Ritholtz and Brown are impresarios of the Twitterverse and presiding geniuses behind Ritholtz’s fast-growing Wealth Management. In a recent conversation with Barron’s, they talked about their views on the market and the charm of direct indexing. Here, in an edited excerpt of the interview, the two discuss attraction
Bitcoin, and special purpose acquisition companies (SPACs).
Barron’s: In a wild year, some wild investments caught the imagination of investors. Tesla (TSLA) has shot up 731% so far this year; Bitcoin reached a record high of more than $ 23,000, and SPACs – shell companies created to go public in order to acquire a private company, became M&A’s hottest mechanism. What’s happening?
Brown:Jack Bogle [founder of Vanguard and inventor of the index fund] has done more for the asset management profession and individual investors than Warren Buffett, but one of the things that worried me about his acolytes and the puritanical movement around indexing in general, is how he doesn’t allow the idea that sometimes people just feel like guessing, because they want to. It’s their money. It’s their life. We of course want to play around with Tesla. So I think that stuff has a place in portfolios.
Let’s start with your thoughts on Bitcoin.
Brown: Whether or not Bitcoin is gaining prominence among institutional investors and then throwing into individuals’ wealth management accounts, remains to be seen. I can totally compile it. Bitcoin may be the next generation version of gold, but that part of the story is not so interesting, and we are not building jobs in Bitcoin [based on] that. Financial advisers are currently intimidated to add cryptocurrencies, because no one wants to be the first one to be sued for blowing up a client account with Bitcoin.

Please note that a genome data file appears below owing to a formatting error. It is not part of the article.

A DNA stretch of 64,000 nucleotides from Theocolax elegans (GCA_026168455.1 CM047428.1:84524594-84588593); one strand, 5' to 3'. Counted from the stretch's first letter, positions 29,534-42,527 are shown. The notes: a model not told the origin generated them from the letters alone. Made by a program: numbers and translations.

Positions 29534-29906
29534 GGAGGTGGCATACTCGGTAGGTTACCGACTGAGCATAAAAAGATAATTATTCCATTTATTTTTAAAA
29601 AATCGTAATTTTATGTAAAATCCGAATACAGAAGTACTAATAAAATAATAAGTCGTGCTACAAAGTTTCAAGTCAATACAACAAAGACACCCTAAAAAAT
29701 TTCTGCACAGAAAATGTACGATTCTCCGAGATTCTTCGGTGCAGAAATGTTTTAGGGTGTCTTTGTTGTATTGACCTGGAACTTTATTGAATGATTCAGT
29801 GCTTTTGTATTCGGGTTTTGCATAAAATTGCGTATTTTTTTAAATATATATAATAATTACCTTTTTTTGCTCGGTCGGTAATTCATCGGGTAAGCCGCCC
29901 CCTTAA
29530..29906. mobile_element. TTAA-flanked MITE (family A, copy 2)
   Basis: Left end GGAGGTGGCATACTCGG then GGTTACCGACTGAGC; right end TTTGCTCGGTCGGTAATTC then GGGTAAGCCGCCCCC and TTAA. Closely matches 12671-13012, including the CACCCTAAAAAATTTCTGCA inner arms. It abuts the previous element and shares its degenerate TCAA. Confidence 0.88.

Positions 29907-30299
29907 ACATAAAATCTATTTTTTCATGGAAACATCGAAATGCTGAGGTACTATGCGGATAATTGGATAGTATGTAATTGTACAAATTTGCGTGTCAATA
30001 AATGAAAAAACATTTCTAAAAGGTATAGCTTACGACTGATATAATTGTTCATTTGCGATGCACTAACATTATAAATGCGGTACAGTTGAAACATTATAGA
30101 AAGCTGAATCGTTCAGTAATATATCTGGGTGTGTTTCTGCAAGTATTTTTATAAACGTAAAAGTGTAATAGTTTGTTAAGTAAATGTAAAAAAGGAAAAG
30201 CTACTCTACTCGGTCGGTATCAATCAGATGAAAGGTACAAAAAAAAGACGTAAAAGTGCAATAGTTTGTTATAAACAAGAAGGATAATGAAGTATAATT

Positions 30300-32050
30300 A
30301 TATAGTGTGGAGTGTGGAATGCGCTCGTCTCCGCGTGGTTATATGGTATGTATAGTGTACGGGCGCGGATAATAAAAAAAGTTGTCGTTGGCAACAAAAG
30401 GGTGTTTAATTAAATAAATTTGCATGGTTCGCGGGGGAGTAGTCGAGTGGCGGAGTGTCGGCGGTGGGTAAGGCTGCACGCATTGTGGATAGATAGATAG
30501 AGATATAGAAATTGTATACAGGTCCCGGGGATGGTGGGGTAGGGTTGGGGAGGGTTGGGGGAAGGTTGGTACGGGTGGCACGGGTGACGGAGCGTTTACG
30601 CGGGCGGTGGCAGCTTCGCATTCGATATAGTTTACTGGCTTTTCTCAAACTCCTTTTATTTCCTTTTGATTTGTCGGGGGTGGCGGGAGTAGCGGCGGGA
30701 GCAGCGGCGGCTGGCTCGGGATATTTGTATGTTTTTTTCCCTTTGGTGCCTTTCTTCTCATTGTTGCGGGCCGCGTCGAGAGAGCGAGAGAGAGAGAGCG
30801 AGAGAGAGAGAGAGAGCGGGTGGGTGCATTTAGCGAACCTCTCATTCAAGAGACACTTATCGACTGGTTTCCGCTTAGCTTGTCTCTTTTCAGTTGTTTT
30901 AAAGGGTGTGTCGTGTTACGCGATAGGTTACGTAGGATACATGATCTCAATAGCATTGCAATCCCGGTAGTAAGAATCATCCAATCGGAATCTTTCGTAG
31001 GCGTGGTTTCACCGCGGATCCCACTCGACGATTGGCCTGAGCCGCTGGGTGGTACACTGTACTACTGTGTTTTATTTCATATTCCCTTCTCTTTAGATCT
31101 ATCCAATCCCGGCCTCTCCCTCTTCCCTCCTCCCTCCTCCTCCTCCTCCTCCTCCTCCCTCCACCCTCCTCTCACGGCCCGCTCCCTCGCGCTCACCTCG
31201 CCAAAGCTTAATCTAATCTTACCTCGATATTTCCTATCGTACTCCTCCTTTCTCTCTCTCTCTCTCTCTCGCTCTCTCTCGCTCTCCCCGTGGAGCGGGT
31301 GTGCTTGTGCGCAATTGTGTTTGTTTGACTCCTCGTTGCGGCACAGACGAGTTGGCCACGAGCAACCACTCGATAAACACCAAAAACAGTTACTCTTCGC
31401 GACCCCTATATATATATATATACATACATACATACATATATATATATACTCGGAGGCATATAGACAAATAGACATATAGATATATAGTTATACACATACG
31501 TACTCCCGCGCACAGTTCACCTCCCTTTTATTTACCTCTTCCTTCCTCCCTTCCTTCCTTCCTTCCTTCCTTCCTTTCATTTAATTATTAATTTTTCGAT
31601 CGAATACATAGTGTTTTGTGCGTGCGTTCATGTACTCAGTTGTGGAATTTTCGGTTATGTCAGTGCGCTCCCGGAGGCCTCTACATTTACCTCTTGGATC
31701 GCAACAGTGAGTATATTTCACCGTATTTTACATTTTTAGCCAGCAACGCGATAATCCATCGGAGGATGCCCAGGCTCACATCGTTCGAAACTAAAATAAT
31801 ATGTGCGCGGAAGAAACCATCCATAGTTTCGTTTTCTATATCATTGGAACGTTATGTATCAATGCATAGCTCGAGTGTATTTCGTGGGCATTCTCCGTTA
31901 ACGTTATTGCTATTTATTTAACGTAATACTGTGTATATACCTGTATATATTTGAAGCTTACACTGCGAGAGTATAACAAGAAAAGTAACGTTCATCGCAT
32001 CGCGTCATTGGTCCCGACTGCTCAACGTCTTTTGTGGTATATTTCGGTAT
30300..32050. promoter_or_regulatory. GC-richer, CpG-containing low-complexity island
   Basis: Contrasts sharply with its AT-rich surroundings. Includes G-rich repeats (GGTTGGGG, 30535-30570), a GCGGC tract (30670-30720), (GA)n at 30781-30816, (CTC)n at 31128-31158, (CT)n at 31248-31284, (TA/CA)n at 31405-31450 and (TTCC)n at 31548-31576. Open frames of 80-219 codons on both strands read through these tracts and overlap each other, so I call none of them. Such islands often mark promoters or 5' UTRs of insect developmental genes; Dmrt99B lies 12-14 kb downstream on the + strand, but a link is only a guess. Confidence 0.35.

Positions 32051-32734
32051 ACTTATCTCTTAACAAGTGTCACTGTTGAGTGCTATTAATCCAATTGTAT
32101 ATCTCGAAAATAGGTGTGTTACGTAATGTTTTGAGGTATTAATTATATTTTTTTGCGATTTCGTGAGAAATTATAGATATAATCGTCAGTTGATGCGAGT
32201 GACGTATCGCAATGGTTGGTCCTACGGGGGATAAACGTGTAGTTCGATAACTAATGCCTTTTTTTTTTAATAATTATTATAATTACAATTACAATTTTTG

A SPACs? These shell companies were reappearing as a way to take private companies public without going through the traditional vetting that an initial public offering requires. SPACs don’t have a reputation – are they as dangerous as they used to be?
Brown: They are extremely conservative. They are basically piles of cash. So hedge funds can buy them and [say] they are invested. But they are not invested. They own cash with an option to invest. They can flip it a announced deal day, or even vote against the deal. So it’s a clever way for managers who are expected to put money to work, but don’t have ideas or don’t want to take as much risk. SPACs are speculative if you hold them past the point that they acquire them, because then you’re investing in a business that was essentially vetted by one investor, rather than a traditional IPO roadshow. After
(NKLA) tried to go public as a traditional IPO, it never would have done.
Ritholtz: Why should SPACs follow any different type of performance classification than mutual funds or ETFs or hedge funds? Ninety percent of everything is junk.
Brown: Their historical performance is appalling. This is because the type of company that made the SPAC historically not good enough to warrant their own traditional idea. Now, I’m a bit sympathetic to the idea that SPAC is professionalizing. But not all of them.
Ritholtz: They compete with each other for the same handful of things.
What are your thoughts on Tesla, which just joined the S&P 500?
Ritholtz: Everyone is looking at Tesla wrong. Tesla has already shifted the pattern. They’ve already won. Whatever happens with Tesla’s stock price is almost irrelevant. I did an analysis recently that looked at the 10 most valuable car manufacturers. About half their value comes from the side of the electric car. Traditional automakers think “we’re not going to let Elon Musk do what Jeff Bezos has done for booksellers and retailers.”
Tesla and Bitoin represented completely different things. In essence, Tesla is a recognition that the world, no matter what the president says, is moving towards renewable and green energy. Look at the price of coal under an anti-green president. Look at the price of oil. The market has already decided that this new technology is the future. Ultimately, it will be Mercedes (DAI.Germany),
(TM) is going to be the world’s leading electric car manufacturer.
Brown: I find it funny that a huge swath of the industry thinks it’s more conservative to have been held
(XOM) over the last 10 years, [which is essentially] deliberately denying climate science – and actively trying to tackle climate science [via Tesla], that’s the speculative drama. As we’ve learned, Exxon is now a shell of its former self. The idea that it could hang on oil forever was more speculative than the idea that we could build batteries.
Thank you, ladies.